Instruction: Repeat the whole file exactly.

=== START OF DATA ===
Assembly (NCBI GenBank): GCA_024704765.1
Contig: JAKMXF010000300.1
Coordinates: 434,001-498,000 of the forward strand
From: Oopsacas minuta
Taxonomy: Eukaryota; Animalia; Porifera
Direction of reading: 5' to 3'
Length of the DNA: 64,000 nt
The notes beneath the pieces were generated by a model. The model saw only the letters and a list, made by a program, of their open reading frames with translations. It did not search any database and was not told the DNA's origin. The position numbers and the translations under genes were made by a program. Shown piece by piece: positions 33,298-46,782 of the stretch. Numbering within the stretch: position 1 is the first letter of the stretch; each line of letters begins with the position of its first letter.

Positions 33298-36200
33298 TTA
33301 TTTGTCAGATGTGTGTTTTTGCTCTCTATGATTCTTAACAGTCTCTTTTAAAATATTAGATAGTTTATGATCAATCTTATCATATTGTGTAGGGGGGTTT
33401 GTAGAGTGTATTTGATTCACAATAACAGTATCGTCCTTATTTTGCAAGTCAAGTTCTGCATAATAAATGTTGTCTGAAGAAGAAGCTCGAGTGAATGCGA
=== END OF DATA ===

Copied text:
Assembly (NCBI GenBank): GCA_024704765.1
Contig: JAKMXF010000300.1
Coordinates: 434,001-498,000 of the forward strand
From: Oopsacas minuta
Taxonomy: Eukaryota; Animalia; Porifera
Direction of reading: 5' to 3'
Length of the DNA: 64,000 nt
The notes beneath the pieces were generated by a model. The model saw only the letters and a list, made by a program, of their open reading frames with translations. It did not search any database and was not told the DNA's origin. The position numbers and the translations under genes were made by a program. Shown piece by piece: positions 33,298-46,782 of the stretch. Numbering within the stretch: position 1 is the first letter of the stretch; each line of letters begins with the position of its first letter.

Positions 33298-36200
33298 TTA
33301 TTTGTCAGATGTGTGTTTTTGCTCTCTATGATTCTTAACAGTCTCTTTTAAAATATTAGATAGTTTATGATCAATCTTATCATATTGTGTAGGGGGGTTT
33401 GTAGAGTGTATTTGATTCACAATAACAGTATCGTCCTTATTTTGCAAGTCAAGTTCTGCATAATAAATGTTGTCTGAAGAAGAAGCTCGAGTGAATGCGA